Best PCI-E Wi-Fi Card For Desktop Computers

There are a number of ways to connect your desktop computer to your local network.

These include via Ethernet cables (the most traditional and stable connection type), via wireless adapters, and via PCI Wireless cards. Each of these methods has its own distinct advantages and disadvantages, but today we will take a look at PCI & PCIE Wireless cards.

So, without further ado, let's take a look at the best wifi card for PCs.

Top Picks: PCI Wireless Adapter Cards

You can read more about these wireless cards below, or click the links above to take you straight to the product on Amazon.

9 Best PCI-E Wireless Adapter Cards For Your PC

1. Asus Dual-Band Wireless AC1900 PCE-AC68 Adapter Card (Best All-Rounder)

This is a superfast adapter (with 802.11ac chipset) capable of delivering transfer speeds of up to 1.3Gbps. It is dual band, great for online gaming or HD video streaming, and includes fully flexible external antennas so you are more likely to be able to keep a consistent connection, by angling them to your home's aesthetics.

If your computer is further away from your router or wireless access point, this card also comes with an extendable external antenna (to help maximize wireless line of sight) which can be perfect if you have struggled to get good connections with other cards.

Much better to have your antennas as far away as possible from the back of your likely cramped PC.

Contains a heat sink to help dissipate high temperatures.

2. TP-Link Archer TX3000E AX3000 Wi-Fi 6 Card (Best PCIE card for Wireless AX)

This TP-Link Archer also uses the new 802.11ax (wifi 6) wireless standard which means you can theoretically get speeds of up to 3Gbps (over 5 & 2.4GHz wireless bands) using this adapter. Online gamers and HD video streaming junkies rejoice!

It also utilizes Bluetooth 5.0 which could come handy for any gaming peripherals, like headsets, for example.

Basically this is a great PCI card for those who want to harness all the power from their Wi-Fi 6 router. It's also backwards-compatible with Wireless AC and N should you have a really old router!

Also contains a heatsink for contained cooling.

3. Gigabyte GC-Wbax200 2x2 802.11AX Dual Band Card

This Wireless AX Dual Band adapter uses the 2.4Ghz and 5Ghz bands to give you theoretical speeds of up to 2.4Gbps. Of course, it is compatible with AC and Wireless N standard routers/access points.

This is another card that supports Bluetooth 5.0.

This 2x2 MU-MIMO card also has a detachable antenna, making it easier to capture the most wifi signal in your home.

4. Asus PCE-AX58BT (AX3000) Wi-Fi 6 Wireless AX Card

This wireless card from Rosewill is another high end product that uses the 800.11ax Wi-Fi standard. It therefore offers theoretical speeds of up to 2400Mbps on the 5GHz band and 570Mbps on the 2.4GHz band.

OFDMA and MU-MIMO technologies help you get more out of your Wireless AX router. 

This is another card that supports Bluetooth 5.0 allowing you to connect your headset and speakers etc, with better coverage.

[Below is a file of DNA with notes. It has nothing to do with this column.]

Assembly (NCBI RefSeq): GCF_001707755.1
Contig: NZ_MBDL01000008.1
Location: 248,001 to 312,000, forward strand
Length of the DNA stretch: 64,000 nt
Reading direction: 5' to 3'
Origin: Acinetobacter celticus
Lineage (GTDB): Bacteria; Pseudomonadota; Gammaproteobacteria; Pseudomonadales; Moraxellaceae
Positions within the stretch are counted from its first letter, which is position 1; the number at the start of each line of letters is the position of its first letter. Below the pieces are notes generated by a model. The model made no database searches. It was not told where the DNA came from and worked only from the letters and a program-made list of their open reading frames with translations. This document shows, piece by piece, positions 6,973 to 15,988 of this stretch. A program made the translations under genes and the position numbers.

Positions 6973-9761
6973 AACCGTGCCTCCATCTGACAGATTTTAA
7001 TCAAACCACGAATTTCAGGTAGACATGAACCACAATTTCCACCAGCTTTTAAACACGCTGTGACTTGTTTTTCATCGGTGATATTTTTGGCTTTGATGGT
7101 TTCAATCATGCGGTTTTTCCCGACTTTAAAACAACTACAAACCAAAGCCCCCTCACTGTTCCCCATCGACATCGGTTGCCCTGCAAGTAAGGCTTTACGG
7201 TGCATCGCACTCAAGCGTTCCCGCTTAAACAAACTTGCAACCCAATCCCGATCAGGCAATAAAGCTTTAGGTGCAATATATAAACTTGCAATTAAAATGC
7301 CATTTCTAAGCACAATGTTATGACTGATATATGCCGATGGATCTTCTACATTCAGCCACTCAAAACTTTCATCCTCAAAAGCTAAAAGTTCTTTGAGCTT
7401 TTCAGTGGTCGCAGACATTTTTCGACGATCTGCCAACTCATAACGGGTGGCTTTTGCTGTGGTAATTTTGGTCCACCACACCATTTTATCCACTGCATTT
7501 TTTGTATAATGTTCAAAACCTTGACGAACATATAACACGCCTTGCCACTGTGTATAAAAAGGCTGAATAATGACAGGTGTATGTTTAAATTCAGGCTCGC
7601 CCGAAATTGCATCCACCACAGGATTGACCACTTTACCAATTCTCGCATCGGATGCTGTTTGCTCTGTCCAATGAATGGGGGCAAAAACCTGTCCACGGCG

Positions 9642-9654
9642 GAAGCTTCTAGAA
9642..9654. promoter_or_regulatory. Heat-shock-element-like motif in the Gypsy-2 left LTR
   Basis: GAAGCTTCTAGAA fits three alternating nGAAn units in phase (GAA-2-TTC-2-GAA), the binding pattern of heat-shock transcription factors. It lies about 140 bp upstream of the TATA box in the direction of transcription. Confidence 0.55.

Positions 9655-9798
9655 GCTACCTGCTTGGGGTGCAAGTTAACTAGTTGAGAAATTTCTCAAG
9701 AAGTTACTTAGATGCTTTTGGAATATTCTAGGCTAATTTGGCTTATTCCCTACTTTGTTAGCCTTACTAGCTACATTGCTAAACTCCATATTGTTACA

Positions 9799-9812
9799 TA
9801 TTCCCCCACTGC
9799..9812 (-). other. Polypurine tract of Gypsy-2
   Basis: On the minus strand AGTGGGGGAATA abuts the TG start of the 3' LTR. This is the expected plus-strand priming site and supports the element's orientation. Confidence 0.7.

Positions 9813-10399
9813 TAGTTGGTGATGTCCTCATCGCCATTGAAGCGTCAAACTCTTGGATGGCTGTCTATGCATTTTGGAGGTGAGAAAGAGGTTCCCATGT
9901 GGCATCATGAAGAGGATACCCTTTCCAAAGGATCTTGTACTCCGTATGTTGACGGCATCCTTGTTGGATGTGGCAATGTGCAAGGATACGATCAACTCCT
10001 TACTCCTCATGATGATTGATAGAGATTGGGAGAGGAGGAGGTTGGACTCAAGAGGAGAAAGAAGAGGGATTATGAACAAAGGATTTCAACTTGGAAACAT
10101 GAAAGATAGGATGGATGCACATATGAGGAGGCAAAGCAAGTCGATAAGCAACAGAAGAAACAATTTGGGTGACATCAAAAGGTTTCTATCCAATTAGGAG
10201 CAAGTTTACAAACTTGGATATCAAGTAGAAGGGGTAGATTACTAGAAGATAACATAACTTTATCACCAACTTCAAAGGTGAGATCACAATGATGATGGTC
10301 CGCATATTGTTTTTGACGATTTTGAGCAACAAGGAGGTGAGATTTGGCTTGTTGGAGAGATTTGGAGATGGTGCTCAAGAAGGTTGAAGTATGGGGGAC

The PCE-AX58BT works with older network technologies as well (AC & N).

5. TP-Link Archer T6E AC1300 Wireless PCI-E Card

This card is less powerful than many on the list above (we're back to the Wireless AC cards again) but nonetheless offers some good features that could make this a solid buy if you are on a budget.

With theoretical top speed of 1.3Gbps (over two bands), it's still pretty decent.

The antennas are detachable and there's 2-year warranty to help give peace of mind.

Oh, and there's a heat sink to keep the temperatures down.

6. Asus PCE-AC88 4x4 Wireless AC3100 PCIe Adapter

The Asus PCE-AC88 is now the flagship desktop card from Asus, taking over from the still, very credible, PCE-AC68 above. We kept the AC68 at the number 1 spot, because it's still a solid wifi card, but now even greater value, due to its dropping price.

This 4x4 adapter (that's 4 receive by 4 transmit antennas) is for those that will pay whatever the cost, for the latest and greatest. The antennas are adjustable and connect via a cable, to give you more flexibility with positioning correctly for optimum signal.

This card is "MU-MIMO supported", so you can have up to 4 wifi streams concurrently (as long as your router supports it). This will help with connection reliability, and you should see an increase of data throughput. Sweet!

Just like components (and peripherals), overheating can be a problem...causing bottlenecks and potentially system crashes. In case the PCE-AC88 is "getting hammered", Asus have included a customized heat sink, to help keep cool.

And so this is how we reach the 3.1Gbps in speed. Bear in mind, it's cumulative over both bands (2.1Gbps on the 5GHz 802.11ac, and 1Gbps on 2.4GHz Wireless N). And yes, it's theoretical too....but if your desktop is positioned in an optimum position relative to your router, and you set up the external antennas correctly, you should enjoy decent wifi speeds. Bring it on!

7. Gigabyte GC-WB867D-I Wireless AC PCI-E Adapter with Bluetooth 4.2 Connectivity

The GC-WB867D-I from motherboard giant Gigabyte, is an 802.11ac offering. Ok, not quite up there with the Asus AC cards, but this is still pretty powerful, with theoretical speeds up to 867Mbps. It's a dual band (2.4GHz & 5GHz) card.

This card, like some others on our list, has detachable antennas (2x2) that are attached by a cable, letting you position the antennas in the best position for the aesthetics of your home.

Also has the option of connection via Bluetooth (4.2) for those who may want that. Desktops, that actually have a Bluetooth option, tend to have a relatively poor range. This should hopefully change things within that department.

8. Rosewill RNX-AC1300PCE 802.11ac Wi-Fi Adapter

Another dual band wireless card, and again it's from Rosewill.